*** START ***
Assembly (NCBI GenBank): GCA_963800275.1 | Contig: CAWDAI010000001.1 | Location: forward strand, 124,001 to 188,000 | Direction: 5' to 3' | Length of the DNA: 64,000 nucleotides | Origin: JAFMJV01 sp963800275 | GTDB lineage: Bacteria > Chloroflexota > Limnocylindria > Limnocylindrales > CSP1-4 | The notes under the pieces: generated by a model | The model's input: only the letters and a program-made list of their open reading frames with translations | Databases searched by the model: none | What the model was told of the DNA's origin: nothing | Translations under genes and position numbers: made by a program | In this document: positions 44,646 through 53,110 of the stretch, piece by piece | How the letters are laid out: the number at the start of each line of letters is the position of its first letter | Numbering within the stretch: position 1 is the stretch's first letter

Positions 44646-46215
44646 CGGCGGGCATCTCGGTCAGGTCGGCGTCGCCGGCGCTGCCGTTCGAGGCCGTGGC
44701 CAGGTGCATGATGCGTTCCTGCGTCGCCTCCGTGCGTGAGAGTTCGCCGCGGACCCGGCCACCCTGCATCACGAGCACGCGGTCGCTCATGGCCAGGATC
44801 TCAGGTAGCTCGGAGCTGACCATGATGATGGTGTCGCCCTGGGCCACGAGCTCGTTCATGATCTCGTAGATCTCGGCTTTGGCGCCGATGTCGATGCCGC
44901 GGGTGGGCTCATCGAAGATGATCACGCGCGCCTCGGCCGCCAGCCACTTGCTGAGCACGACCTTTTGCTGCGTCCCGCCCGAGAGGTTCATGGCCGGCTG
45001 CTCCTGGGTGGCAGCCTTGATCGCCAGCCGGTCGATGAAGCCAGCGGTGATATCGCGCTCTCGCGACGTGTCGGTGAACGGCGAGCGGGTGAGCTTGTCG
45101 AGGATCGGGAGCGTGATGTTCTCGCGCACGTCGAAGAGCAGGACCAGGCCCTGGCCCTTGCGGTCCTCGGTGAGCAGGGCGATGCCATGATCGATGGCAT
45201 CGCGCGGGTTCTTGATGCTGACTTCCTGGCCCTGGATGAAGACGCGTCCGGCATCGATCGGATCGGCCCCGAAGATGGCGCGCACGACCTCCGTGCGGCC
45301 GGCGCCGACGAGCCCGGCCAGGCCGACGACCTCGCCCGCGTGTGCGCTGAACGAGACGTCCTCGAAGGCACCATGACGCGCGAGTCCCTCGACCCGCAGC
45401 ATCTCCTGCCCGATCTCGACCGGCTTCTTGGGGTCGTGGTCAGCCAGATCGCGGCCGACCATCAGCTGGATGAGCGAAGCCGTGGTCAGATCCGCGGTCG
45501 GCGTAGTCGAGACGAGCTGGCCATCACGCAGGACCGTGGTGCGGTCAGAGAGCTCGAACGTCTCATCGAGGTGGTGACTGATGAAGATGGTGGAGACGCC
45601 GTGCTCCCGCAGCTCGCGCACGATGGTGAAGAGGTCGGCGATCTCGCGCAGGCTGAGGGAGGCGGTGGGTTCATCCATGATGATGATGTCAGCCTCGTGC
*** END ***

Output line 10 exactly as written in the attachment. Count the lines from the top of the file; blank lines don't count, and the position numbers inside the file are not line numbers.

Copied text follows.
45301 GGCGCCGACGAGCCCGGCCAGGCCGACGACCTCGCCCGCGTGTGCGCTGAACGAGACGTCCTCGAAGGCACCATGACGCGCGAGTCCCTCGACCCGCAGC